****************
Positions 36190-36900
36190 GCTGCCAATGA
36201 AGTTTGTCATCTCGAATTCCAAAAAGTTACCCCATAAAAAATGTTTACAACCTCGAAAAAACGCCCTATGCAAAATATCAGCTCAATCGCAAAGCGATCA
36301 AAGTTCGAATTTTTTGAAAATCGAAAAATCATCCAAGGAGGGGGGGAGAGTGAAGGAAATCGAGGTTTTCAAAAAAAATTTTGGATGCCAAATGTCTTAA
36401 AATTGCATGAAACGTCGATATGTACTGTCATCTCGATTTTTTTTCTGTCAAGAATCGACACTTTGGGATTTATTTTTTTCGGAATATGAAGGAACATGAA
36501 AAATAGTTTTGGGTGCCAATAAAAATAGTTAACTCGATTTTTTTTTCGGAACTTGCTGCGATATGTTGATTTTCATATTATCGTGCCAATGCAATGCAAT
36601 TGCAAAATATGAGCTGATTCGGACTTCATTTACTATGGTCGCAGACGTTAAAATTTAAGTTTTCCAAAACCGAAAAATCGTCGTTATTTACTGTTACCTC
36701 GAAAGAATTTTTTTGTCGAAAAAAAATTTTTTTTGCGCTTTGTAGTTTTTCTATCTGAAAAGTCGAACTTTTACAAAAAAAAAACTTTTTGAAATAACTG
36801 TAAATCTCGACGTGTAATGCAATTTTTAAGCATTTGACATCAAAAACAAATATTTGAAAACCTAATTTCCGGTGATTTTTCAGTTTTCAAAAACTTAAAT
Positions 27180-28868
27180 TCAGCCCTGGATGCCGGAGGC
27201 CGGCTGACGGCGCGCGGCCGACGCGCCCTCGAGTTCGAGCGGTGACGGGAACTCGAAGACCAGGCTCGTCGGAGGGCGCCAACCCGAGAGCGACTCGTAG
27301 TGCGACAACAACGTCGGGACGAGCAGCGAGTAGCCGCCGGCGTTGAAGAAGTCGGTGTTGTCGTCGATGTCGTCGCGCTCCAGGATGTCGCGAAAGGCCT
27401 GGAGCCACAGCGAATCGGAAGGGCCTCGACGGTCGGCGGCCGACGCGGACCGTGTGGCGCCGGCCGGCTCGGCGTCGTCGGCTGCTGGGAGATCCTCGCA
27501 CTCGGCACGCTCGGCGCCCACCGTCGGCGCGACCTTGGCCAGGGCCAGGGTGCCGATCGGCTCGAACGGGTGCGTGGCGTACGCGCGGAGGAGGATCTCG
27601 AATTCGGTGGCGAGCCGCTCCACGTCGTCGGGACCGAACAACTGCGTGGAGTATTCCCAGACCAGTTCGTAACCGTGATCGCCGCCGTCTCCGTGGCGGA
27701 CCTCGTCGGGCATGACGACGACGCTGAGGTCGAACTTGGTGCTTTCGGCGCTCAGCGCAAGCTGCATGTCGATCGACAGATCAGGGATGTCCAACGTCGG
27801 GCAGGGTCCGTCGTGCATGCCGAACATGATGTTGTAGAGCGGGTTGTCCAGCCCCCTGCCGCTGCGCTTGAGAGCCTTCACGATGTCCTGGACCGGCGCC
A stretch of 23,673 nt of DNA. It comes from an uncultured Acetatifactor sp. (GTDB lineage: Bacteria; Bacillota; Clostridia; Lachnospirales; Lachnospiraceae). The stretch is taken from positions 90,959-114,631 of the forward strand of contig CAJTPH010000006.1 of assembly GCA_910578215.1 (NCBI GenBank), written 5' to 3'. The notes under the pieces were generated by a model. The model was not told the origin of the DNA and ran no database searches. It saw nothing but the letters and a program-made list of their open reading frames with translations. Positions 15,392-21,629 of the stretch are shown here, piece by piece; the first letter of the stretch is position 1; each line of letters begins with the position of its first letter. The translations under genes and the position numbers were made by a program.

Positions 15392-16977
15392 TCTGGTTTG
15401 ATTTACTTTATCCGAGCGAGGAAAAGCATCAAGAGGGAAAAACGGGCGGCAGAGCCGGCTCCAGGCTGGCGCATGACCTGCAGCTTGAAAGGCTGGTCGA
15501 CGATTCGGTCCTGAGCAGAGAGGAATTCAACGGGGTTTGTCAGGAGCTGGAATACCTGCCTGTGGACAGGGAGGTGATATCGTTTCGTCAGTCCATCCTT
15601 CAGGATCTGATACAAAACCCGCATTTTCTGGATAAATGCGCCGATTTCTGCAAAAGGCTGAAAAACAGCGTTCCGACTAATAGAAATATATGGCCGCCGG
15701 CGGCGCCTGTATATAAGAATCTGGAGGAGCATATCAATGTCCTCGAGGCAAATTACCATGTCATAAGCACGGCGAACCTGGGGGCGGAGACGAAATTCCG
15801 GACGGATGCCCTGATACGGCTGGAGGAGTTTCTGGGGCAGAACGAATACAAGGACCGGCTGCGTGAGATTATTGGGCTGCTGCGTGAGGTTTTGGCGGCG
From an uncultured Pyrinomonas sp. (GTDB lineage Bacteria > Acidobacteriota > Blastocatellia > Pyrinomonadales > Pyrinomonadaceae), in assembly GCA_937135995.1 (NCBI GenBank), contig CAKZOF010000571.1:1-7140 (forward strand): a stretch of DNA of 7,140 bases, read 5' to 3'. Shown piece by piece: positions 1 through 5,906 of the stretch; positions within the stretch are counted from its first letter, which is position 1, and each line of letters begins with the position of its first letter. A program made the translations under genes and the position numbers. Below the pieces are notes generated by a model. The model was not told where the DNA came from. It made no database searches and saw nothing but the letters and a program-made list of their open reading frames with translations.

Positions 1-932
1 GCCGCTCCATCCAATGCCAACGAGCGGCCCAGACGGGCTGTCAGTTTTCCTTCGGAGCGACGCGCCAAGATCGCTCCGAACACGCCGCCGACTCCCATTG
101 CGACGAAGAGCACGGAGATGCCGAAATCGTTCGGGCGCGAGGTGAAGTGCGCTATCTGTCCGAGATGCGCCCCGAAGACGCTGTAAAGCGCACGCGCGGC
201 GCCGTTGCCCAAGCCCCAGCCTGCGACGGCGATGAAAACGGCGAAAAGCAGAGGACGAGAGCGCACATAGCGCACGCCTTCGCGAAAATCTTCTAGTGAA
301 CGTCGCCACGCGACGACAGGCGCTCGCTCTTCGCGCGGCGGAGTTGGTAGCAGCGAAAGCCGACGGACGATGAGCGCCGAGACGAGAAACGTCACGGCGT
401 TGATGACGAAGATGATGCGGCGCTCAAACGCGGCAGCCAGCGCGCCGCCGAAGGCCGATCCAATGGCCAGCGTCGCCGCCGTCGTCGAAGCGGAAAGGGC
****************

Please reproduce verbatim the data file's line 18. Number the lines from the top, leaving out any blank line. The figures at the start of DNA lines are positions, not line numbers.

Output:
27801 GCAGGGTCCGTCGTGCATGCCGAACATGATGTTGTAGAGCGGGTTGTCCAGCCCCCTGCCGCTGCGCTTGAGAGCCTTCACGATGTCCTGGACCGGCGCC